PROFILE: Omobamidele proof City’s Irish link is bearing fruit
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Daniel Farke isn’t a head coach who hands gifts to young players.
Those players included in his matchday squads deserve to be there, based on the quality of their performances in training, attitude and mentality.
City’s boss often uses an extended metaphor to describe the opportunity he presents to young footballers – he takes them to the door and it’s up to them to walk through it.
Andrew Omobamidele is the latest player on the receiving end of Farke’s willingness to trust in young players after Timm Klose’s exit earlier this week.
The Swiss international joined FC Basel – meaning there is an opening for a player to emerge as a credible first-choice option.
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City could yet dip into the market and secure a Premier League loan, with Arsenal defender William Saliba linked with a move to Carrow Road.
Omobamidele will be monitored by Farke as the Republic of Ireland youth international seeks to stake his claim for a permanent place in City’s first-team squad.
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The 18-year-old was named on the bench for the Canaries’ 2-1 EFL Cup defeat against Luton Town last month and impressed in the under-23s’ 5-0 demolition of League Two side Newport County in the EFL Trophy on Tuesday.
“Games like this tend to bring out players. Big games. A League Two side. It brings one or two out,” Omobamidele told the Athletic after the win in Wales.
The defender signed for City from Irish outfit Leixlip United and he admits adapting to life at City was challenging initially.
“When you’re in Ireland, that’s the goal: to play in England.
“I’d had a few trials before but this club was the best. I felt most at home. The people, coaches, the whole club. I just felt like I’d fit in.
“When I came, I was training Tuesday and Thursday, then played on Saturday, so it took a few weeks to adapt to the training schedule and intensity. It was faster, more physical.
“Adapting is probably the hardest bit of coming over, and where some players might fall short. But you just get your head down and work for the first month to get yourself level with the boys who’ve been in the academy from a young age. They’re seasoned, training every day after school. In Ireland, that’s just not the case.”
Omobamidele is one of a few young Irish talents that City are developing in their academy – including first team striker Adam Idah, winger Josh Giurgi and midfielder William Hondermarck.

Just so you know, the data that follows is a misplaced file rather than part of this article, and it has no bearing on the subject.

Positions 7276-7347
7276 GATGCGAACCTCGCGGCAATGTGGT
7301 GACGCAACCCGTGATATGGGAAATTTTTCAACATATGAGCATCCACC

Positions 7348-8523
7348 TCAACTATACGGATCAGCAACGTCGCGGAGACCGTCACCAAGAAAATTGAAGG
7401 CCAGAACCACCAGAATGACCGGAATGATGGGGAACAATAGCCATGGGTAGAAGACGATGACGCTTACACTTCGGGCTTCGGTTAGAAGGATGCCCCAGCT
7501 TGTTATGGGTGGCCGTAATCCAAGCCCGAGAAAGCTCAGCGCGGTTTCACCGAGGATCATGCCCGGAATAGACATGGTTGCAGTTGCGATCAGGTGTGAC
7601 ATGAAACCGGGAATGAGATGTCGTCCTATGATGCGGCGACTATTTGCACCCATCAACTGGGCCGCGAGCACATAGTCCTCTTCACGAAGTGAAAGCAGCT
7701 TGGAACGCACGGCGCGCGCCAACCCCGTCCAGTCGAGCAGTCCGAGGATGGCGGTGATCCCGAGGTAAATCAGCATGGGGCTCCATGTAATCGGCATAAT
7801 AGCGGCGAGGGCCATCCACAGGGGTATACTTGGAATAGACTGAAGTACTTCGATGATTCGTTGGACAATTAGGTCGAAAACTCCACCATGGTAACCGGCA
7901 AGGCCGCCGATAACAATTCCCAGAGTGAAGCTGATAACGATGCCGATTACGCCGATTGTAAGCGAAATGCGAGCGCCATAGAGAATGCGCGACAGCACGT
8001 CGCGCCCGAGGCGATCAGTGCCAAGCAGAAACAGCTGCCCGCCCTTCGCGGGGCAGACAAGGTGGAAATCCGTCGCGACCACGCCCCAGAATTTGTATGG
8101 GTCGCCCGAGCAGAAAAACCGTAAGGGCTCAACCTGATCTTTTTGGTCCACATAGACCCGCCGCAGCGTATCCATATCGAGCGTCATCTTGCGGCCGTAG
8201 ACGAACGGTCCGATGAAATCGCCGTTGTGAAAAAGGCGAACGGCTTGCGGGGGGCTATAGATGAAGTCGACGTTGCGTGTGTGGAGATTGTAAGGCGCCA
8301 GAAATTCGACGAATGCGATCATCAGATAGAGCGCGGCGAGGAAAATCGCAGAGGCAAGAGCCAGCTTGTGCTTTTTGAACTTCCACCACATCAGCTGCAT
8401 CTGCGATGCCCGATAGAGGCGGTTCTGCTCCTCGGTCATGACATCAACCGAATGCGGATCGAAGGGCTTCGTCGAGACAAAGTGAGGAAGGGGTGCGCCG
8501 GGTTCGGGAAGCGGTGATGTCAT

The growing Irish contingent extends into the coaching staff at City’s academy – something the defender has found beneficial to his development at the club.
“The first few weeks were a bit challenging, because I’m used to a big family at home. Going into a house where it’s just me and Josh (Giurgi) and the house parents, no kids, it’s just getting used to it. Now, I’m used to playing every day.
“They’ve a good link with Irish players. Even the coaches, there’s a good few Irish coaches there, so it’s a good club to be at.
“Because some of us are Irish, we take care of our own, maybe go out to Nando’s or something like that, for something to do after training and games.”
Omobamidele is another product from City’s extensive scouting of Ireland. The defender was part of a successful Leixlip side that has seen numerous players jump across the Irish sea to join clubs in England.
“It was the All-Irelands that got (me my move away). Leixlip were a big club at the time but we weren’t compared to the Kevin’s and the Joey’s (clubs). Making it to the All-Ireland finals and winning it was a big step forward for us.
“Our goalkeeper, Harry Halwax, went to Derby, our winger went to United, Josh [Giurgi] is obviously at Norwich.
“I think we’re the team with the most players that actually went over to England. I put it down to the All-Irelands.”
The teenager has ambitions to break into City’s first team and is apart of an under-23s group that is rated highly inside the club.
As a modern central defender, Omobamidele has styled his game on a Liverpool central defender that he idolises.
“I play centre-back and Virgil van Dijk is obviously the best defender at the moment,” he said. “He’s quality. He’s one of my idols in my position.
“We like to play out from the back so being good on the ball is kind of part of that.
“That’s why I look up to him. Some of his attributes, I like to think I have some of them myself. Obviously, he’s on a different level, but he’s a good person to look up to and a good role model,” Omobamidele told Irish outlet the 42 in 2019.
Whether City will turn to the 18-year-old to fill the void vacated by Omobamidele remains to be seen – but Farke will cast his eye over the youngster before deciding his next move.